Sisyphus was the wily and ambitious first king of Corinth. Long story short, after a number of violent and crafty shenanigans, he was cursed by Zeus to forever push a boulder up a hill. Many of you probably already knew this story and its symbolism of pointless, unending work. But what does Sisyphus have to do with market research?
Recently, I participated in an entrepreneurship competition. As part of the judging process, they asked each contestant “did you do your market research?” I wondered what they meant by this question. Corporations spend tens of thousands of dollars on proper and robust market research. Considering the prize for the competition was only £500, I doubted this is what they expected.
Afterwards, I approached one of the judges, and I asked her what she considered to be good “market research.”
She confidently explained, “We are asking whether you talked to anyone about your idea.”
Don’t get me wrong, I think that is good advice, but to use that as your indicator of whether someone performed market research is weak at best.
So I followed with “yeah sure, but how does that help me know whether my idea is good?”
The answer I more or less received: “It’s just something you are supposed to do.”
And therein lies the problem. As much as 90% of startups fail, and I would argue that they continue to fail because they spend too much of their time doing things “they are supposed to do.” As I stated earlier, corporations spend large sums of money to get market research. Are you willing to spend 50%(or more) of your capital to get proper market research? Otherwise, any significant efforts on this front are pointless at best.
Even qualitatively, suggested market research is poor. Do a quick internet search and you will find most of the advice is vague and poorly conceived. (Unless you are the kind of person that looks beyond the first google page. You might find something good out there.)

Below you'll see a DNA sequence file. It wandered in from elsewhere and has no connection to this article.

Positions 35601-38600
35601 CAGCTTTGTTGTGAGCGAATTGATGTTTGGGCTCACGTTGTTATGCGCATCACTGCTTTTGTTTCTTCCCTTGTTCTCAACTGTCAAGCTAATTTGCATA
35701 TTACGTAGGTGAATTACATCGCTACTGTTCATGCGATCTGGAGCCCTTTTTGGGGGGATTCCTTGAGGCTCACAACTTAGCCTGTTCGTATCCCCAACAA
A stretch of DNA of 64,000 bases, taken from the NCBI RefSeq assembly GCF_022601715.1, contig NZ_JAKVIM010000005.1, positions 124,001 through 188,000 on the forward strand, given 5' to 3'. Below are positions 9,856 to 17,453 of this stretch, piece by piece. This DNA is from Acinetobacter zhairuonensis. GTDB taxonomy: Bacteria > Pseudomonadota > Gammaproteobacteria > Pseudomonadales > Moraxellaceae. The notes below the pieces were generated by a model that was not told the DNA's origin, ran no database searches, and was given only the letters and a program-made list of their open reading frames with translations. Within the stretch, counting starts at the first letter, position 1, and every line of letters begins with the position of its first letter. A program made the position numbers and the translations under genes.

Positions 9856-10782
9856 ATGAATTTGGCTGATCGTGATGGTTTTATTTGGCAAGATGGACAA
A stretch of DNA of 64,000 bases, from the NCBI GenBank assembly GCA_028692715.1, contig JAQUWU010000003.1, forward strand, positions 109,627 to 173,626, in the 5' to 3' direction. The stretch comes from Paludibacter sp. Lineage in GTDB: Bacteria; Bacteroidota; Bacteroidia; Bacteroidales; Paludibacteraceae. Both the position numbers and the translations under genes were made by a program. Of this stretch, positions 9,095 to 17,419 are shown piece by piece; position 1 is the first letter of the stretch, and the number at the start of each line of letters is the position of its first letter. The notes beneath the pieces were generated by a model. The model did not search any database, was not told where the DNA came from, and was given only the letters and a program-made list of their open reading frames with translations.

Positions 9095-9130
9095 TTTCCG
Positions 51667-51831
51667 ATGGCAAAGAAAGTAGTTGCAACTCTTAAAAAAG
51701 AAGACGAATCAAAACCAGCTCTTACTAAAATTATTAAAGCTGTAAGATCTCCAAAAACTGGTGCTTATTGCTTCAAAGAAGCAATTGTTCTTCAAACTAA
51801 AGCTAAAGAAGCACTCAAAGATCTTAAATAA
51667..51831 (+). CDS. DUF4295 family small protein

What is the Problem?
Let’s say you want to find out how Americans feel about religion, so you ask your parents. Your parents have been going to church for their whole lives and tell you they think religion is great. But you think to yourself, “my parents are obviously biased, let me go ask my non-religious friends.” When you ask your friends, they know you are religious and don’t want to offend, so they say it is a good thing. And it goes on like this.
What good does this information do you? Does it really give you any insight into the opinions of the American people? The answer is obviously no.
But this is what startups often do! They have plenty of people willing to tell them whether their idea is good or not. They throw everything behind an idea that has been validated by the opinions of themselves and a few outsiders. Not surprisingly, 90% of them fail.
Or possibly worse, they don’t move ahead with a great idea because people around them said it wasn’t good.
The only opinions that truly matter are the opinions of your customers. But you are thinking, “wait, what about financial backers(or any other number of stakeholders)? Don’t their opinions matter?”
No! Venture capitalists have a 75% failure rate in choosing successful startups. Do what you have to to get funding, but never forget that the truly important opinion is the customers's.
So how do you create a product/service that reflects the opinions of your customers?
There are a number of alternative approaches to startups that move away from traditional market research. The Lean Startup methodology is a great example and was even suggested reading on the aforementioned competition's website.
The author, Eric Ries, holds a similiarly pessimistic view of market research. He suggests instead, a method of constant customer feedback and pivoting of your product. There are a number of other approaches to startups that get at this same idea e.g. Nail It and Scale It, Running Lean, etc.
We have all these great approaches to startups. Why do they keep failing?
These books could be a fad, but I believe something else is amiss.
Ideas that are mainstreamed often lose their meaning and purpose, e.g. design, social enterprises, innovation, cubicles. If you are going to try ideas out, make sure you have a deep understanding of what they are suggesting. Often new ideas are appropriated by old failing ideas. “Experts” will talk all day about best practices, but what is more important than taking their advice, is learning from other’s failures. Contextualize what they are saying in the broader conversation of what works and what doesn’t.
Which brings me back to the story of Sisyphus.
Our collective startup efforts are much like Sisyphus's, eternally doomed to pushing a boulder up a hill. We need to think critically about what has traditionally been done and what is currently popular. Only by doing things differently can we make startups more successful.